- The next two months or so will be background work.
- A “Notice of Preparation” will be circulated prior to the publishing of the Draft EIR, followed by a 30-day public review period
- The Draft EIR will be distributed, followed by a scoping session and a 45-day public review period
- Comments and responses will be included along with possible changes in the Final EIR
- Public hearings will be held, and the Final EIR will be approved or rejected by the city council.
Unlike many other EIRs which are typically done from scratch, this one will be partly based on the previous Catellus/Pacific Commons EIR, which was completed a decade ago. This may prove to be a double-edged sword as much of the work will involve evaluating various mitigation measures and effects of the original project plan. The big item is the creation of a new wetlands area – did it work as planned? And if so, what measures need to be taken to “preserve the preserve?” LSA has indicated this aspect actually makes the process somewhat more difficult. Don’t expect a lot over the next several weeks.
While there wasn’t much new detail coming out of the Community Specific Plan, one tidbit emerged that the council found curious: the largest residential area (2500 units) may contain some number of single family residences. When asked to elaborate, LSA said they didn’t have a specific number. It also looks like the buildout will progress in the following manner:
- Phase I: Ballpark, mixed-use, and school
- Phase II: Residential east of Cushing Pkwy
- Phase III: Development west of Cushing Pkwy
Questions from the council centered largely around LSA’s experience. The firm has been around for over 30 years and has worked on numerous projects of varying sizes. As mentioned previously, they have worked on the San Jose ballpark EIR – which was certified but ended up nowhere. LSA has never worked on a successful ballpark project. (Co)Incidentally, LSA also wrote the EIR for Oakland’s Uptown project (I sense tinfoil hats sparking a bit…). LSA cited their previous experience working on other redevelopment projects, which will be very useful since the ballpark really only amounts to a quarter of the project.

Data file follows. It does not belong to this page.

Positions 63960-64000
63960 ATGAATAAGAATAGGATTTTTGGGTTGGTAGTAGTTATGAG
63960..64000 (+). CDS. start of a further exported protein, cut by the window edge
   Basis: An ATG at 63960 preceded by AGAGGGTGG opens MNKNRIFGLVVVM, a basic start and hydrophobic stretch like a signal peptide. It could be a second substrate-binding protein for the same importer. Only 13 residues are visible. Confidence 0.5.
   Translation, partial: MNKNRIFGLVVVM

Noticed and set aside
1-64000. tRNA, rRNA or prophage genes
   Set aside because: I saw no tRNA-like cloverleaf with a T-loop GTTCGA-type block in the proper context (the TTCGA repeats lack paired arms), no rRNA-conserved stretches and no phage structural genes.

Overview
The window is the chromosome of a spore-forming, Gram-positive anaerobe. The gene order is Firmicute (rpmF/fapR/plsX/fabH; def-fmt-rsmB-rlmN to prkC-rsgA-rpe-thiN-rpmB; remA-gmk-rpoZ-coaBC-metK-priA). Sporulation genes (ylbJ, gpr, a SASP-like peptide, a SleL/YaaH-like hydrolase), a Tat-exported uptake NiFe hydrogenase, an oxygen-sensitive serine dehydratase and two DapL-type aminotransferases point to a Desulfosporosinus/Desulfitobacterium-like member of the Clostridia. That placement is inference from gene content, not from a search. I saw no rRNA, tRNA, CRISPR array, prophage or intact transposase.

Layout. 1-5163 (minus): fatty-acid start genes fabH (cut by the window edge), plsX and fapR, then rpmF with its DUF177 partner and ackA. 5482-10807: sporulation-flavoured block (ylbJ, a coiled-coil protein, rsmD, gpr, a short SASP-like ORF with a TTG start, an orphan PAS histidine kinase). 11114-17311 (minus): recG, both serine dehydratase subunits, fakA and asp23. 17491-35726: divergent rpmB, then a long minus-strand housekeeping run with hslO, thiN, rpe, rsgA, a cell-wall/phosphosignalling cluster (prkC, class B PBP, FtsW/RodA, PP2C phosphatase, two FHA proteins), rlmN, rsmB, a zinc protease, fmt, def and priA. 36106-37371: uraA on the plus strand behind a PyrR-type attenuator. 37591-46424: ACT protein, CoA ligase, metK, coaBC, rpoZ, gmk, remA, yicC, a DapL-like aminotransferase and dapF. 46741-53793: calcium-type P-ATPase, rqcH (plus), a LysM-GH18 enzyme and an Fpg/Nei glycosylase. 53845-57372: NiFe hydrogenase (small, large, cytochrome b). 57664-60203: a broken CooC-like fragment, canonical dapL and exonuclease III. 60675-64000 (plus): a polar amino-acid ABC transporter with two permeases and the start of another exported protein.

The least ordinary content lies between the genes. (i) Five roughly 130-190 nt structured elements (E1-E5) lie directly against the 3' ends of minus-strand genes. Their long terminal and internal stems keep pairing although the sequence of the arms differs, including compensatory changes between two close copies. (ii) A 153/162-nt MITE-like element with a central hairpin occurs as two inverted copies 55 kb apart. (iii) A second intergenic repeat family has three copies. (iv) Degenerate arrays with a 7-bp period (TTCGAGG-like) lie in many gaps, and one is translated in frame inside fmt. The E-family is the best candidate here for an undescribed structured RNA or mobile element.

The San Jose ballpark EIR came under fire on multiple fronts. Critiques generally came under three categories:
- Traffic. While traffic counts were made for the area immediately surround the ballpark and the nearby freeway infrastructure, some felt that it should have also included additional neighborhoods near the ballpark site.
- Noise pollution. The sound noise curve drawn for the ballpark was considered oversimplified and should have taken into consideration more factors related to how weather as well as how fans attend baseball games.
- Neighborhood impact. A small, quiet hamlet of sorts lay across Los Gatos Creek from the ballpark site. They are already affected by increased traffic and noise from events at the nearby HP Pavilion. Many of them felt their needs weren’t taken into consideration.
Point #3 may not be relevant to the Fremont discussion. The first two are entirely relevant and should be discussed and reviewed at considerable length.
There was only one speaker, and he was representing project proponents. The whole thing was wrapped up in less than an hour.
How does “Dublin Raiders” sound?
No? Try “California Raiders.”
Maybe not. In any case, according to the SF Business Times, the Raiders have expressed interest in the Army-owned Camp Parks site in Dublin. So far, Dublin mayor Janet Lockhart isn’t a proponent, saying, “My personal opinion is it would destroy the city of Dublin if we even considered it.”